BEYOND that, the place itself has seen a lot of life (and destruction) before it became a park — dirt bikes, ATVS, and people four-wheeling up the steep slopes. Stolen cars dumped in the stream and over the embankments. When I first started hiking there, a Ford pickup from the 40s rusted away in the stream leading to Oak Canyon. During WW II it was a military training base, including exploding shells (some unexploded shells have been found in recent years). There had been developer dreams of cutting across the hillside with a four lane freeway on the bed of a road that had been used by the water department. Neither it nor I are a pristine perfect flawless wilderness. I began to wonder if maybe it was a BETTER book because it’s not perfect.

And more… My father’s flaws, his MS, inspired me to propose, design, and raise the money for the building of a wheelchair accessible guided walkway to one of the most interesting historical features in California, Old Mission Dam.

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Walkway to Old Mission Dam, Mission Trails Regional Park, San Diego

Late yesterday, I decided to write a note for the readers of my book explaining its flaws, that Createspace COULDN’T print the cover right no matter what and directing readers to the website where they could see the actual photo (including the featured image for this blog), apologizing for my weak proofreading skills and the relentless and (to me) invisible typos (just now found another one 😦 ) and explaining that it all reflects my flaws and the flaws of the world as it is.

“Give the world the best you have and it may never be enough. Give your best anyway. For you see, in the end, it is between you and God. It was never between you and them anyway.” M. Teresa

https://dailypost.wordpress.com/prompts/jolly/

As for “jolly” the word of the day, it’s one of those Christmas words. I never use it. Sorry WP.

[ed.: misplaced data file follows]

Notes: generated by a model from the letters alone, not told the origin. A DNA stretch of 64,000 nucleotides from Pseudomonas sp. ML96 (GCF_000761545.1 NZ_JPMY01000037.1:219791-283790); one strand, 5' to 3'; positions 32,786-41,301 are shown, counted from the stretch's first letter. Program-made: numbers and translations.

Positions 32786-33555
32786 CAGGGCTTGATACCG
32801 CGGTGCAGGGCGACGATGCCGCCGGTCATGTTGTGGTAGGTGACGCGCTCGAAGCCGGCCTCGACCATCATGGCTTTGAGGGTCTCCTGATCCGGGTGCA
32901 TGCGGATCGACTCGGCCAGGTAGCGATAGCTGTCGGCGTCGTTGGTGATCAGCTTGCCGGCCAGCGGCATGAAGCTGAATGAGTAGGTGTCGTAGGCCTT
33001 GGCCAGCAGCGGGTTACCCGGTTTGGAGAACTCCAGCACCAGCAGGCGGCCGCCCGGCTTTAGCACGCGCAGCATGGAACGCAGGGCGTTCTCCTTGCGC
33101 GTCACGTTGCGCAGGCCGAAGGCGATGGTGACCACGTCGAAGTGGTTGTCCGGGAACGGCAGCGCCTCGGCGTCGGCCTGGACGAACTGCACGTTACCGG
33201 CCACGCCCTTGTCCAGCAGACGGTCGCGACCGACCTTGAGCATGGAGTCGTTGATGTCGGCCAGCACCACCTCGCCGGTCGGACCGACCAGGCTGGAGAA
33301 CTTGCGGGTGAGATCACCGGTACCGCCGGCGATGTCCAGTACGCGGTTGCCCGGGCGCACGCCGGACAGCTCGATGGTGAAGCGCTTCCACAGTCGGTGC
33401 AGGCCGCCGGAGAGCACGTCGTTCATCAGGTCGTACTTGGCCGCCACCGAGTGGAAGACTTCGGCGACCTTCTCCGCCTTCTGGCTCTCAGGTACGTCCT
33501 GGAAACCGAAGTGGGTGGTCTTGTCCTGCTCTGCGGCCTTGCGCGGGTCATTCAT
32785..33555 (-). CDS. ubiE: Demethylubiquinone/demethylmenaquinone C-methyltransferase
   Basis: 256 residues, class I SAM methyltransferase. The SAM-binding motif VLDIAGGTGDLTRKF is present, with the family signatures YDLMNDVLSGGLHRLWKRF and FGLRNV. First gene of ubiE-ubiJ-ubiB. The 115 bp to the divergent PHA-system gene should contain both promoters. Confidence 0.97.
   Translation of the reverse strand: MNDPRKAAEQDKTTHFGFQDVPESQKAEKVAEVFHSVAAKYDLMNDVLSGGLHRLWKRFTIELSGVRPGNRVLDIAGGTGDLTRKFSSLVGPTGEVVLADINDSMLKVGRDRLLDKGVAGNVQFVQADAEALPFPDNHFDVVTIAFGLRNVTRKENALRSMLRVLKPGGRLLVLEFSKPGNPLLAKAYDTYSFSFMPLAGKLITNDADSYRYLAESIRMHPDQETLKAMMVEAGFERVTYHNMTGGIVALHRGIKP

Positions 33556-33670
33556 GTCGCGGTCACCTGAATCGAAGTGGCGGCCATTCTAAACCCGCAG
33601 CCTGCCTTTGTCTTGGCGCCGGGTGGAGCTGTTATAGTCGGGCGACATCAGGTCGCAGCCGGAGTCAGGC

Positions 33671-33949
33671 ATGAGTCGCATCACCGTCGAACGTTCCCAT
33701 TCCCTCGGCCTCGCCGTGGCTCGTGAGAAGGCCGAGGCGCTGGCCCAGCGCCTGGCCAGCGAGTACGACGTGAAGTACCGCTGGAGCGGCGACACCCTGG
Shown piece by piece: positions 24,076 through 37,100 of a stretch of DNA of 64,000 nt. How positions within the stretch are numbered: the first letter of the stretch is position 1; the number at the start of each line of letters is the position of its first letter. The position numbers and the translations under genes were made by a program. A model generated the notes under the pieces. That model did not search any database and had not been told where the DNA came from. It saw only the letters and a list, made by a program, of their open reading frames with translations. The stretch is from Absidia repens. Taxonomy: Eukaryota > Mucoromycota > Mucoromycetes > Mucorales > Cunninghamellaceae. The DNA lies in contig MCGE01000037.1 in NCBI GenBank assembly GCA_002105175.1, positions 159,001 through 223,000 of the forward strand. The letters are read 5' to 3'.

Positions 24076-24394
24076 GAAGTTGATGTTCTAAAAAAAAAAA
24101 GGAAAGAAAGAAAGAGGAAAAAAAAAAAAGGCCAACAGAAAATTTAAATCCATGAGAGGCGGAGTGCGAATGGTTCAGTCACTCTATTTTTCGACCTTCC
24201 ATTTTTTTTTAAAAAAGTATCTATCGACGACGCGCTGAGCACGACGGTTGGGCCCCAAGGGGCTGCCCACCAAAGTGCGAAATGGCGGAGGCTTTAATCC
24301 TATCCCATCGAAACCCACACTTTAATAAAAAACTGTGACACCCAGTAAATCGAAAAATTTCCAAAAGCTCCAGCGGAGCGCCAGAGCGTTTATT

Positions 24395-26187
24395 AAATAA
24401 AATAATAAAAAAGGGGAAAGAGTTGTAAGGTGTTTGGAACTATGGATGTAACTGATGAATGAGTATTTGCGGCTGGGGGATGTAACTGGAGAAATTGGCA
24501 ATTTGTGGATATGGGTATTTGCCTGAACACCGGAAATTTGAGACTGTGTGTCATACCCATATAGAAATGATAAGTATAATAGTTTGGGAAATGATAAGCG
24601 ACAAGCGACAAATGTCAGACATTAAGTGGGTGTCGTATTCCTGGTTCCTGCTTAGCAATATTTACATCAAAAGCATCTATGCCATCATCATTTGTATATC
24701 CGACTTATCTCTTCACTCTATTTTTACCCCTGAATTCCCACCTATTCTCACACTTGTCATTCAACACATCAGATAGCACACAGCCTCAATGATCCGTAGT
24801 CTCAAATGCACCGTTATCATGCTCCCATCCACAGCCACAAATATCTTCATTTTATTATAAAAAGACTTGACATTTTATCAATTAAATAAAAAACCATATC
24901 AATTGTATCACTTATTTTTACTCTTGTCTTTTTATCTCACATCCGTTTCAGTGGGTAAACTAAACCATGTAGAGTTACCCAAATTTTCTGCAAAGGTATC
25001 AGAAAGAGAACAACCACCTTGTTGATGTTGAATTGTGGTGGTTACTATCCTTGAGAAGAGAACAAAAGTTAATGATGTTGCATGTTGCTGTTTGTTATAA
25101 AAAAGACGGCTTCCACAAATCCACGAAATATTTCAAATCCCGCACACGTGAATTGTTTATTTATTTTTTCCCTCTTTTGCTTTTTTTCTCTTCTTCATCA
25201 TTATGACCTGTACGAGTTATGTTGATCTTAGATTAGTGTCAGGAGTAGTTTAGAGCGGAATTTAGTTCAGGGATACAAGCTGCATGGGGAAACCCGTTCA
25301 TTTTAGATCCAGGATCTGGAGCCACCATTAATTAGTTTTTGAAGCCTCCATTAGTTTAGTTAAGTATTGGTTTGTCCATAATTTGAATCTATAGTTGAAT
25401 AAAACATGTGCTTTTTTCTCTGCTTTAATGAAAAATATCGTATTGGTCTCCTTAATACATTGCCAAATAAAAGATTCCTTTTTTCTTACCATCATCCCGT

Butterfly Sanctuary, Quotidian Report #35

That elastic spring in my step is gone, I mean LONG gone. But…I think maybe elasticity of mind is as important.

Yesterday, after my adventure at Great Sand Dunes, there wasn’t much elasticity left in the joints in my legs, but I took the dogs out anyway. It was a beautiful day for a walk and they were happy. Me too, though, honestly, it hurt most of the time.

 

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Snow is forecast for Monday and the first “real” freeze, so I spent this morning out in the yard explaining to all the little plants why they have to be pulled up or cut back.

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I hate working in the yard in front of my house in the summer. First, it’s a south facing house, which means it’s BLASTING hot. Second, it’s on a major US highway, so there I am, a little old lady in shorts, bending over to tend plants. No. This is not to be born. At a certain point, a couple months ago, I just stopped. I didn’t want to be on TV. As a friend pointed out, you never know when Google Earth is going to come by.

This morning was very cool (bordering on frigid), and the summer traffic is done, making my street just a street in a town. I cut the grass and, simultaneously, using the same tool, “raked” leaves. I cut back plants that will go dormant and pulled out stuff that will die. I found the sunflowers had given me seeds. Most wonderful of all, my neglected lawn — invaded by Piñon asters — was full of Painted Lady butterflies. I did not mow their little sanctuary. They need what the flowers give them more than I need to mow…